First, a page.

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Appears in Collections:Faculty of Health Sciences and Sport Journal Articles
Peer Review Status: Refereed
Title: Reviewing long-term antidepressants can reduce drug burden: a prospective observational cohort study
Author(s): Johnson, Chris F
Macdonald, Hector J
Atkinson, Pauline
Buchanan, Alasdair I
Downes, Noreen
Dougall, Nadine
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Keywords: antidepressant
drug therapy
primary care
Issue Date: Nov-2012
Date Deposited: 19-Dec-2013
Citation: Johnson CF, Macdonald HJ, Atkinson P, Buchanan AI, Downes N & Dougall N (2012) Reviewing long-term antidepressants can reduce drug burden: a prospective observational cohort study. British Journal of General Practice, 62 (604), pp. 584-585.
Abstract: Background: Antidepressant prescribing continues to rise. Contributing factors are increased long-term prescribing and possibly the use of higher selective serotonin re-uptake inhibitor (SSRI) doses. Aim: To review general practice patients prescribed the same antidepressant long-term (≥2 years) and evaluate prescribing and management pre and post-review. Design and setting: Prospective observational cohort study using routine data from 78 urban general practices, Scotland. Method: All patients prescribed antidepressants (excluding amitriptyline) for ≥2 years were identified from records November 2009 to March 2010. GPs selected patients for face-to-face review of clinical condition and medication, December 2009 to September 2010. Pre- and post-review data were collected; average antidepressant doses and changes in prescribed daily doses were calculated. Onward referral to support services was recorded. Results: 8.6% (33 312/388 656) of all registered patients were prescribed an antidepressant, 47.1% (15 689) were defined as long-term users and 2849 (18.2%) were reviewed. 811 (28.5%) patients reviewed had a change in antidepressant therapy: 7.0% stopped, 12.8% reduced dose, 5.3% increased dose, and 3.4% changed antidepressant, resulting in 9.5% (95% CI = 9.1% to 9.8% P less than 0.001) reduction in prescribed daily dose and 8.1% reduction in prescribing costs. 6.3% were referred onwards, half to NHS Mental Health Services. Pre-review SSRI doses were 10-30% higher than previously reported. Conclusion: Almost half of all people prescribed antidepressants were long-term users. Appropriate reductions in prescribing can be achieved by reviewing patients. Higher SSRI doses may be contributing to current antidepressant growth.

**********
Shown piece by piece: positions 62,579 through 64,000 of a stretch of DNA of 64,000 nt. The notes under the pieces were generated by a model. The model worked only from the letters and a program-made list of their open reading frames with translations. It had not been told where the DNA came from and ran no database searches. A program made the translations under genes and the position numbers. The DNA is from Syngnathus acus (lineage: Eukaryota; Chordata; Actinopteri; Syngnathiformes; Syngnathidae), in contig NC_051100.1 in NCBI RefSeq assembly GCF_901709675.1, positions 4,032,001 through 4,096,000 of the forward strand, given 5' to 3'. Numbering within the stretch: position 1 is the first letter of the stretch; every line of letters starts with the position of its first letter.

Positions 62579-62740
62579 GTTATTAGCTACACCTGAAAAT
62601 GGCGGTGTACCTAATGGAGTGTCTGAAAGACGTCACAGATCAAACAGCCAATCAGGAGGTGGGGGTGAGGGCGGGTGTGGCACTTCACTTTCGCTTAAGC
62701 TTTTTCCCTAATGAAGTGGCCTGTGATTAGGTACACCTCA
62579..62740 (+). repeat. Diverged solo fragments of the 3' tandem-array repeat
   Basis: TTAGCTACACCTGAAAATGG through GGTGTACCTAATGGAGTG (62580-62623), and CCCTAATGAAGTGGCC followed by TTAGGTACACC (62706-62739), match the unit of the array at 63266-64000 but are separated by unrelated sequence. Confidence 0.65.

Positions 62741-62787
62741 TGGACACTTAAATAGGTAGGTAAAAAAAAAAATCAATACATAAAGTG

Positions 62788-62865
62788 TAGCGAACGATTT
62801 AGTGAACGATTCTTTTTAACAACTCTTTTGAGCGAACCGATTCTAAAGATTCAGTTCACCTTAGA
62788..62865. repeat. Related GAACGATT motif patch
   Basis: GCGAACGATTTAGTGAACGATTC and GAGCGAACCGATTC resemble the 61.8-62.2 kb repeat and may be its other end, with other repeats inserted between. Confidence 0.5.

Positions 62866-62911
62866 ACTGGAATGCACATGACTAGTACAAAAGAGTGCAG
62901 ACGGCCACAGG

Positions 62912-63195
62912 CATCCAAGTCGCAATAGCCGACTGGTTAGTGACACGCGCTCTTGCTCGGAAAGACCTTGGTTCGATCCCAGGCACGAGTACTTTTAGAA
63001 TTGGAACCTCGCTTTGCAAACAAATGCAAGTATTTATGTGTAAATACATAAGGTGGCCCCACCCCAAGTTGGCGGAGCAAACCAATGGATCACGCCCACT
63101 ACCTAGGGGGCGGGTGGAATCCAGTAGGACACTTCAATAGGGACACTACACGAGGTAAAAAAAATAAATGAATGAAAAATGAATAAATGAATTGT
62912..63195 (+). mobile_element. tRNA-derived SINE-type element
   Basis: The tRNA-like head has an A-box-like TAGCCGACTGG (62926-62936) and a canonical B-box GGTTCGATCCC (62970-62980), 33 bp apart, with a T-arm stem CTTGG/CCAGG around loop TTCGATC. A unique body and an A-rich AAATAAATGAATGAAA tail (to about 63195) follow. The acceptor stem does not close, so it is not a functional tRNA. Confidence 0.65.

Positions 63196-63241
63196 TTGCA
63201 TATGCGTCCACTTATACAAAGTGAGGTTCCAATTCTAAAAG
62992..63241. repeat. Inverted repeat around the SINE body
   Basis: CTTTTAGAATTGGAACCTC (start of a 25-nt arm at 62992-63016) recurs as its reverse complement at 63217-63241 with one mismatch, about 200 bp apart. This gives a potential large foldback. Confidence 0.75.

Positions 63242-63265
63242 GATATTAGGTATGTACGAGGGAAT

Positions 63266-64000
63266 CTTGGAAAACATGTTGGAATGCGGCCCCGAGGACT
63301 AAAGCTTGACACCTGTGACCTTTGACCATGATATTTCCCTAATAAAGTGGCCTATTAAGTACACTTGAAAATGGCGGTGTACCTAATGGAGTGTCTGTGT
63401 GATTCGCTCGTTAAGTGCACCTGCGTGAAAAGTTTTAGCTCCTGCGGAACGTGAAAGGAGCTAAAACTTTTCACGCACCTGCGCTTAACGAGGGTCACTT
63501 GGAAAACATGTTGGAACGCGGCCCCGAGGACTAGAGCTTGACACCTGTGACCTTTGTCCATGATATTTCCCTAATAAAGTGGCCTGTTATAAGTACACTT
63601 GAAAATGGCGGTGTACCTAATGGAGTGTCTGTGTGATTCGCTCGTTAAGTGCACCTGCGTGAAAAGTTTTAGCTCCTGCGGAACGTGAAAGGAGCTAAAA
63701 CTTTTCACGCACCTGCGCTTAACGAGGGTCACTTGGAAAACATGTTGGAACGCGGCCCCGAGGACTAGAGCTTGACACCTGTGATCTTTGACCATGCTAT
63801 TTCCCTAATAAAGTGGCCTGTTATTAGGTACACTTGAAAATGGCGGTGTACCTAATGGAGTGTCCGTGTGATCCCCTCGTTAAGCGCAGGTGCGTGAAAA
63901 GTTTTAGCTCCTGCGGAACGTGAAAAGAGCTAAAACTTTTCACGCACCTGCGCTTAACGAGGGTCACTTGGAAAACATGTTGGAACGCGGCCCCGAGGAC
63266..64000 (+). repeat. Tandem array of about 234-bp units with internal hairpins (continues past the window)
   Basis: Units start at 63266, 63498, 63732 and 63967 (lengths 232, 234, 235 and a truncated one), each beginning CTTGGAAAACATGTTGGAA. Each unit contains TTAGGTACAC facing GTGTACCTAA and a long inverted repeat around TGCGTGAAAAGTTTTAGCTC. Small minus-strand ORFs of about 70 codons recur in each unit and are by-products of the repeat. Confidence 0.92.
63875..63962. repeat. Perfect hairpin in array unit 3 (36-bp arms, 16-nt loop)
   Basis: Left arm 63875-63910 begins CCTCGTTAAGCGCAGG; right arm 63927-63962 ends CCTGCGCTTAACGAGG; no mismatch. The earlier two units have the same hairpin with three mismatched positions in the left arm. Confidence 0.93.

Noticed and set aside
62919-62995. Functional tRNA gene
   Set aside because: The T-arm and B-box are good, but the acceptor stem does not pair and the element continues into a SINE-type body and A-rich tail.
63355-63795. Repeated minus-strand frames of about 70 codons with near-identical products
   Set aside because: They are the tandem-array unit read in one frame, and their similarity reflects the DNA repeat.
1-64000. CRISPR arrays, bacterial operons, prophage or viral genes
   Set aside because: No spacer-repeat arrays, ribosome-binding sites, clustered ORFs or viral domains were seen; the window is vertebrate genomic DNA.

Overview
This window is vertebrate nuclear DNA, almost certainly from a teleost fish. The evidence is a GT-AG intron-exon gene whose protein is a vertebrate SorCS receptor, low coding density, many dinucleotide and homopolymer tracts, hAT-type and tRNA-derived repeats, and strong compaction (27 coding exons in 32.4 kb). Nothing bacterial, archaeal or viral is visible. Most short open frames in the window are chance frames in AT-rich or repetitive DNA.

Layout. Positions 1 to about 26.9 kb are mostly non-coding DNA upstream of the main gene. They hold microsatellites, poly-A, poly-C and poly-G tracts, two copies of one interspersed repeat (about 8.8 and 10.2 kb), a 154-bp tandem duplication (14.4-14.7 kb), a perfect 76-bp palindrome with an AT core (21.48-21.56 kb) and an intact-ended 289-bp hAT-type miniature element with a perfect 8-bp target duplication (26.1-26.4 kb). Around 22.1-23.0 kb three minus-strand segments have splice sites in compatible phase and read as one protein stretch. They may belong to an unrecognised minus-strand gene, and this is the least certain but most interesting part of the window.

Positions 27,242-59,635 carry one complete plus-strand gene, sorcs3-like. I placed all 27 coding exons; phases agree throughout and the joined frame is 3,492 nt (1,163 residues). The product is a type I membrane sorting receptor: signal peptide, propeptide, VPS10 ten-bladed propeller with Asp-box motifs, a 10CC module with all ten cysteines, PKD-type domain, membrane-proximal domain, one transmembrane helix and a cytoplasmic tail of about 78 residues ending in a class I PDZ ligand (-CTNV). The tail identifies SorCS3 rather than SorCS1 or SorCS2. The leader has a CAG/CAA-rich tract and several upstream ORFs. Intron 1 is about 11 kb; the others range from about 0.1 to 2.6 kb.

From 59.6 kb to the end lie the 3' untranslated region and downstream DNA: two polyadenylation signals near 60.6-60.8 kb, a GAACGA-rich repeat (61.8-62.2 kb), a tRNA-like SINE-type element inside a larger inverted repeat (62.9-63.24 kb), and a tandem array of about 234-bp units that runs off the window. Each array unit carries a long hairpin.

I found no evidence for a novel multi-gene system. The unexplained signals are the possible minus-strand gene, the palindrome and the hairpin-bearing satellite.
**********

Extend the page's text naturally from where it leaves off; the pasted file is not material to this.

DOI Link: 10.3399/bjgp12X658304
Rights: The publisher has granted permission for use of this work in this Repository. Published in British Journal of General Practice by Royal College of General Practitioners. Please cite as: Chris F Johnson, Hector J Macdonald, Pauline Atkinson. Reviewing long-term antidepressants can reduce drug burden: a prospective observational cohort study. Br J Gen Pract 2012; Nov;62(604): 584-5. Article can be accessed online at:

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